Markets trader and YouTuber, Tone Vays, says the United States’ digital dollar proposal is no different than the current system, except for its ties to the country’s federal reserve.
“There is nothing technologically new here, whatsoever,” Vays said in a March 24 YouTube video, referencing the U.S. digital dollar proposal.
“The only difference is that now, it’s like a pass-through from the Fed — as if the Fed needs more responsibility,” he added.
Recent digital dollar draft from the government
In a recent attempt to help the sinking economy, a fresh stimulus draft surfaced on March 23, which, in part, proposed a digital U.S. dollar. The motion pushed for a digital dollar in tandem with a digital wallet, facilitating payments for folks deemed to have financial need.
Composed of two parts, the stimulus saw drafts from Financial Services Committee Chairwoman, Maxine Waters, and Speaker of the House, Nancy Pelosi, a Forbes contributor article detailed.
No new tech advancements conveyed
Vays states the only difference from the current system is that citizens will receive money straight from the Federal Reserve, rather than private banks.
“We already have a digital dollar,” Vays explained. “Ninety-nine percent of all dollars are digital,” he added, referencing the current economic system, which often does not deal in physical cash anymore.
Vays also said the digital wallet is nothing new, pointing to mainstream options such as PayPal as a type of digital wallet. “When you see the term ‘a digital wallet’ — that does not have anything to do with Bitcoin or cryptography,” he said.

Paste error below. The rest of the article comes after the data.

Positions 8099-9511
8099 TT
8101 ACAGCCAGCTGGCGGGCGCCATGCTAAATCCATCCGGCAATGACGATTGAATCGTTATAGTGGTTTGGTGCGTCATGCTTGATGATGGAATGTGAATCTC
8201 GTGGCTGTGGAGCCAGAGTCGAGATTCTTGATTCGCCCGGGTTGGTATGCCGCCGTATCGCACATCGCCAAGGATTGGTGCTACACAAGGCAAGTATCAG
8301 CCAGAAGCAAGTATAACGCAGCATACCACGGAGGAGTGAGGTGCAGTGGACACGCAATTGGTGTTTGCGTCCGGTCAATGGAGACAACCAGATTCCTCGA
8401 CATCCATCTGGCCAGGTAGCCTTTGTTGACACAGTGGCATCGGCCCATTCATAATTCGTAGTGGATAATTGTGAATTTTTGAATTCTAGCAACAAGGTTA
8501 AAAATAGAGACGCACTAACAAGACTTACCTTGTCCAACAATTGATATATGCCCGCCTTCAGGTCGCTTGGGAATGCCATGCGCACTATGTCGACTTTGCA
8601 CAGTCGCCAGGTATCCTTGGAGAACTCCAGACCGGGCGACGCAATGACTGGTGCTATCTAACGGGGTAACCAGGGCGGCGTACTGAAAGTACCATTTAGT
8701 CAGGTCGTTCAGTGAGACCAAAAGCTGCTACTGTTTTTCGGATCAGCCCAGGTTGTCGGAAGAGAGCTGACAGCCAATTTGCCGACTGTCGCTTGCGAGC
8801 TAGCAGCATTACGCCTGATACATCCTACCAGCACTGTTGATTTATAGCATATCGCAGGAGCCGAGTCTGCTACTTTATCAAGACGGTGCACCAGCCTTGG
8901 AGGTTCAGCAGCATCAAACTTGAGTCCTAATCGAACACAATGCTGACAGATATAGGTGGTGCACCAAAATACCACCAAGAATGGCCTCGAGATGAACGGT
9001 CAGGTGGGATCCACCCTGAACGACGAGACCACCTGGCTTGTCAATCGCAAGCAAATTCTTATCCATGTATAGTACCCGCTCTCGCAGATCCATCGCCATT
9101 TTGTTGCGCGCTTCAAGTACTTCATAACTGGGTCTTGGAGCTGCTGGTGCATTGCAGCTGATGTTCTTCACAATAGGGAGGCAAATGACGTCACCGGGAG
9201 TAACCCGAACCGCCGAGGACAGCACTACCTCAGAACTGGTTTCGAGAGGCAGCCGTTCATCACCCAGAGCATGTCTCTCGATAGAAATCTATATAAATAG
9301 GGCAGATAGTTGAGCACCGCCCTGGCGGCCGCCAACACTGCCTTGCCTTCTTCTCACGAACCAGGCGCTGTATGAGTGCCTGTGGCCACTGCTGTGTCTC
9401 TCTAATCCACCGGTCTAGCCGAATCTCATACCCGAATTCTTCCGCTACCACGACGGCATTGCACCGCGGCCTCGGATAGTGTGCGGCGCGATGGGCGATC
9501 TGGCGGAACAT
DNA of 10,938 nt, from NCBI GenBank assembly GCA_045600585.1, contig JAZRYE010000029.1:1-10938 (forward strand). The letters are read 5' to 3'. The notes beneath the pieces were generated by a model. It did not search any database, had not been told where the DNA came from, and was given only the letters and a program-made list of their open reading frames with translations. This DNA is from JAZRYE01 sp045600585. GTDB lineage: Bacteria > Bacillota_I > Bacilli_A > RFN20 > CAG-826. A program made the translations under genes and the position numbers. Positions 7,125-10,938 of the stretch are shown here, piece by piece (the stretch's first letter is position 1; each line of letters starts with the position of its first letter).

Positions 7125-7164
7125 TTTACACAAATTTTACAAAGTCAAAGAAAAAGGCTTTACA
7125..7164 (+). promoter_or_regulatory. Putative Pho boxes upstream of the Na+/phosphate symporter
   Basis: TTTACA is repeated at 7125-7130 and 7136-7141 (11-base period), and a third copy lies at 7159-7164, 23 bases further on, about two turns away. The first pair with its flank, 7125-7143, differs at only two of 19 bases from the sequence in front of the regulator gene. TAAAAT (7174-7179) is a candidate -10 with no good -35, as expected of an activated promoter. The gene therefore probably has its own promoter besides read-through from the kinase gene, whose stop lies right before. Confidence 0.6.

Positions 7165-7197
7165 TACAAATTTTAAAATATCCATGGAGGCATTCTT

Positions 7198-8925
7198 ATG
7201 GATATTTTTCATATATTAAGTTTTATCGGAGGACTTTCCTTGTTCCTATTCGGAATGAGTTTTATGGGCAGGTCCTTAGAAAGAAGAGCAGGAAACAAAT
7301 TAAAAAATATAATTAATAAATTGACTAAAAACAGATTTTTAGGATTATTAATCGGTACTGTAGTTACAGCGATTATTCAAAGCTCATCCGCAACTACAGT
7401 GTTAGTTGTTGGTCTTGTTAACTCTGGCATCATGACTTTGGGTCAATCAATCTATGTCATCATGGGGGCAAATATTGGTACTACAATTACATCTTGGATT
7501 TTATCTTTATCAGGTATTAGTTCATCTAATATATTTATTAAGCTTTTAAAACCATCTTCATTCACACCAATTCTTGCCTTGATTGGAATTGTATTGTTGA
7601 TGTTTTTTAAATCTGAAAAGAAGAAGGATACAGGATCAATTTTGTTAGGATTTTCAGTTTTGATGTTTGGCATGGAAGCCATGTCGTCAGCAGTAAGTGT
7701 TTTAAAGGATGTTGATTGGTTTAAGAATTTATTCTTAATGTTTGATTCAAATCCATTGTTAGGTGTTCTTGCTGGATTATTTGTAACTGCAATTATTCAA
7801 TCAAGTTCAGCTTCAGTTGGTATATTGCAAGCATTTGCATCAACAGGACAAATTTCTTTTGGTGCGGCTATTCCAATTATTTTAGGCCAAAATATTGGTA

Backing Vays’ point, neither draft mentions the word blockchain directly.
The Fed’s involvement is new
Although the stimulus did not mean new technology advancements, it did include additional involvement from the Federal Reserve. “Your money can be held at the Federal Reserve,” Vays said, as opposed to holding funds at banks such as Wells Fargo or Bank of America.
“This is Congress’ attempt to nationalize the banking system,” Vays said, explaining that the concepts mentioned look like an attempt toward removing private banking.
“This more reminds me of communist Russia, back when I grew up in communist Russia,” Vays noted, mentioning the Bank of Russia as the only banking option back then. “There was no private banking, right, there was just the Federal Reserve Bank of Russia,” he added. “That’s who held your money.”
Vays posited this as a negative movement, although he did tally it as a long-term positive for Bitcoin as an asset uncontrolled by governments or borders.
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